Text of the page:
Nov. 6 (Bloomberg) -- Asian stocks rose amid lower trading volume, with gains in Japanese utilities helping pare yesterday’s losses on the regional benchmark index, as investors awaited the results of the U.S. presidential election and a once-in-a-decade leadership change in China.
Kansai Electric Power Co. led a rebound in utilities after sliding yesterday as advisers to the regulator disagreed on the earthquake risk to the nation’s only operating nuclear plant. HSBC Holdings Plc dropped 1.4 percent in Hong Kong after saying it may face charges tied to money-laundering. Alumina Ltd. lost 7.9 percent after an Indonesian court stopped an ore export ban that bolstered demand for the Australian miner’s product.
The MSCI Asia Pacific Index rose 0.2 percent to 122.49 as of 7:13 p.m. in Tokyo, having earlier fallen as much as 0.3 percent. U.S. voters go to the polls today to choose between President Barack Obama and Republican challenger Mitt Romney.
“It’s literally a dead heat,” E. William Stone, chief investment strategist at PNC Wealth Management in Philadelphia, said in a Bloomberg Television interview. His firm manages about $112 billion. “The market in a lot of ways just reflects that. It frankly doesn’t know which way it’s going to go. That’s why everyone seems to be waiting more than normal.”
Asia’s equity benchmark gained 12 percent through yesterday from this year’s low on June 4 as central banks added stimulus amid a slowdown in global economic growth and the European debt crisis. Shares on the measure trade at 13.4 times average estimated earnings, compared with 13.6 for the Standard & Poor’s 500 Index and 12.2 for the Stoxx Europe 600 Index.
Futures on the S&P 500 added 0.3 percent today after the index yesterday gained 0.2 percent. Obama led Romney 48 percent to 45 percent in a national poll conducted Oct. 31 through Nov. 3 by the Pew Research Center, a survey that was deadlocked at 47 percent each a week ago.
Japan’s Nikkei 225 Stock Average lost 0.4 percent on volume 15 percent below the 30-day average. South Korea’s Kospi gained 1.1 percent, while Taiwan’s Taiex Index climbed 0.7 percent, with about 26 percent fewer shares trading hands.
Australia’s S&P/ASX 200 Index rose 0.2 percent. Stocks held gains after the Reserve Bank of Australia unexpectedly refrained from cutting its benchmark interest rate. The bank left the overnight cash-rate target at a developed-world high of 3.25 percent. Twenty of 27 economists surveyed by Bloomberg News predicted a cut to 3 percent.
Hong Kong’s Hang Seng Index dropped 0.3 percent, retreating a second day from its highest close this year. The Shanghai Composite Index fell 0.4 percent.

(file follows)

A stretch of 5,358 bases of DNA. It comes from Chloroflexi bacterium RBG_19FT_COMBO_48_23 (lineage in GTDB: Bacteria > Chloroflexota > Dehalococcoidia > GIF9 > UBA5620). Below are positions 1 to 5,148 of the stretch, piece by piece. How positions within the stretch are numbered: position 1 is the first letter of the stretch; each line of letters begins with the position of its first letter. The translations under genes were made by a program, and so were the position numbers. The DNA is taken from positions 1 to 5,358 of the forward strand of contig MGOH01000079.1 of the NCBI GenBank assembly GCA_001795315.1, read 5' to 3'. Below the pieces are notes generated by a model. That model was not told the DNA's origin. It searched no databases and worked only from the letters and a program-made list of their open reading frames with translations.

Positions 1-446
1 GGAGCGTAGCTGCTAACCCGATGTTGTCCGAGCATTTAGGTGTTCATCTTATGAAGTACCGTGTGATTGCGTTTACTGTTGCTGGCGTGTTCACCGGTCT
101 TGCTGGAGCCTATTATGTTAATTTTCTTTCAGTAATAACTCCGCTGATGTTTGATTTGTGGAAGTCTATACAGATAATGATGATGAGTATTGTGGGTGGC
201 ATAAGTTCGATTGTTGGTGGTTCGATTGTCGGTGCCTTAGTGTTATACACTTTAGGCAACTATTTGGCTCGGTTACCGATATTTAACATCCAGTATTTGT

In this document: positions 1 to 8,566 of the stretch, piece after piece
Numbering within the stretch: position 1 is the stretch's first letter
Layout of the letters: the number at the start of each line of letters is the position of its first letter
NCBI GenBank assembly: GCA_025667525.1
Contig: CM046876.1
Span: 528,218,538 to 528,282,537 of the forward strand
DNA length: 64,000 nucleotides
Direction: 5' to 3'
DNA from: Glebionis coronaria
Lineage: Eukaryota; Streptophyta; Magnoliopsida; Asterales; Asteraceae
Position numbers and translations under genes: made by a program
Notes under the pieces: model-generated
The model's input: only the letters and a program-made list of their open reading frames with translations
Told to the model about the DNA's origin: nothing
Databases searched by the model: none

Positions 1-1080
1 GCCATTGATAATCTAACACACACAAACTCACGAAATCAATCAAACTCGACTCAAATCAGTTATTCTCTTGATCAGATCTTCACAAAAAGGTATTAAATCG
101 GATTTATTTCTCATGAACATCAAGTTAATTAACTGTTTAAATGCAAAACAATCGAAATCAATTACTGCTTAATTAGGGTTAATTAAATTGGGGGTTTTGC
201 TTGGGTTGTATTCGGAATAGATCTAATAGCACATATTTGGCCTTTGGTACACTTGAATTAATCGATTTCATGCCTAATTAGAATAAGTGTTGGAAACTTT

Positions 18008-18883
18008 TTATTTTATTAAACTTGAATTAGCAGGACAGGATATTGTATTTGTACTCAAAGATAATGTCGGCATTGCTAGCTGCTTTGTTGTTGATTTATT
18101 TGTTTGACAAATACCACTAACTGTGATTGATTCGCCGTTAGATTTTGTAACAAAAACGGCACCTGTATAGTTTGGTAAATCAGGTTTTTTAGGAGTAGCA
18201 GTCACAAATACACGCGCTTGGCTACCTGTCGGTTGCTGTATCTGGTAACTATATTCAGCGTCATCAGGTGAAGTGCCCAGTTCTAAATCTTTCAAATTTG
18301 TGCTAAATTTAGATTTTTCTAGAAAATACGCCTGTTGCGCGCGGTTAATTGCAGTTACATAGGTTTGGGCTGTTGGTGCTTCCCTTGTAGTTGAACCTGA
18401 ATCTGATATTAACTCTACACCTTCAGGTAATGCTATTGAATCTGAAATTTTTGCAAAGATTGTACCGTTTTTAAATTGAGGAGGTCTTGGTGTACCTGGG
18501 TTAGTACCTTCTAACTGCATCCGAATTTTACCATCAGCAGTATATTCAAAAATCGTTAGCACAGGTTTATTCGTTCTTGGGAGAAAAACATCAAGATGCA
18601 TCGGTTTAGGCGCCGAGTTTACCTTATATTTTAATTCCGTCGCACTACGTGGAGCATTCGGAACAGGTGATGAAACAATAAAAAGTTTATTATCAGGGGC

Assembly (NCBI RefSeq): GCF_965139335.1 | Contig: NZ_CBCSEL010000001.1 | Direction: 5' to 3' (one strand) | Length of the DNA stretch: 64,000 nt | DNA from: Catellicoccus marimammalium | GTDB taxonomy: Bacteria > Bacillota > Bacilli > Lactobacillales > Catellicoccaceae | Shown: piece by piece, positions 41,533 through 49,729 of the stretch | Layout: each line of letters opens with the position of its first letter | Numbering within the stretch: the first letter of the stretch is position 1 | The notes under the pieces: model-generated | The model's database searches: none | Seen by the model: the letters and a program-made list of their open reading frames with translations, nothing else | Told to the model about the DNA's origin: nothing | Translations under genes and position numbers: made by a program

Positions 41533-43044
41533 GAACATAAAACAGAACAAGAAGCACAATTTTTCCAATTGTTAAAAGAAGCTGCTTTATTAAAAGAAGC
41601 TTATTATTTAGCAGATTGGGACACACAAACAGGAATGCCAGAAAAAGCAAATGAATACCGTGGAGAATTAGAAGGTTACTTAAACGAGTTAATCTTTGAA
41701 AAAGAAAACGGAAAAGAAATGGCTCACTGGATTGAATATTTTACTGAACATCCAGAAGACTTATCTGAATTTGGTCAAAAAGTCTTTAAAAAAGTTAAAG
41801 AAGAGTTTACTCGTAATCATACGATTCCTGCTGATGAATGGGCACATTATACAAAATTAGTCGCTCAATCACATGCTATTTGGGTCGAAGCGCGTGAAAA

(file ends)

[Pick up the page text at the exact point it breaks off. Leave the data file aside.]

China’s Communist Party starts its 18th Congress on Nov. 8 in Beijing, when delegates will meet over several days to pick a new leader. Xi Jinping will probably replace Hu Jintao as general secretary of the party that’s ruled China since 1949.
Japanese utilities were the four biggest gainers today on the MSCI Asia Pacific Index. Kansai Electric Power advanced 7.5 percent to 618 yen, reversing losses yesterday that came as regulators delayed a decision on whether to allow the utility’s Ohi plant in western Japan to keep operating. Seismologists, who meet again tomorrow, disagreed on the plant’s quake risk.
“Shares bounced back today after a selloff yesterday that was really unwarranted given the fact that the decision on whether to keep running the Ohi plant comes tomorrow,” said Hideyuki Suzuki, a senior market analyst at Tokyo-based brokerage SBI Securities Co. ‘
Declines among Japan’s power producers in the wake of the Fukushima disaster have driven a gauge tracking Asian utilities down 2.5 percent this year. That matches the biggest decline among the MSCI Asia Pacific Index’s 10 industry groups. A measure of raw material producers also fell 2.5 percent.
Among shares that dropped today, HSBC fell 1.4 percent to HK$76.70 in Hong Kong. The lender said it’s likely to face criminal charges from U.S. anti-money-laundering probes and the cost of a settlement may “significantly” exceed the $1.5 billion it has set aside.
Alumina lost 7.9 percent to 87 Australian cents after Indonesian Supreme Court annulled regulation by the energy minister that banned the exports of mineral ores. The export ban meant less competition for Alumina, partner in the world’s biggest producer of the material used to make aluminum.
Dainippon Screen Manufacturing Co. plunged 16 percent to 406 yen in Tokyo to lead declines on the Nikkei 225 Stock Average after the chip-equipment maker unexpectedly reversed its full-year forecast to net loss of 14 billion yen ($175 million) from 500 million yen profit and canceled an annual dividend of 5 yen per share.
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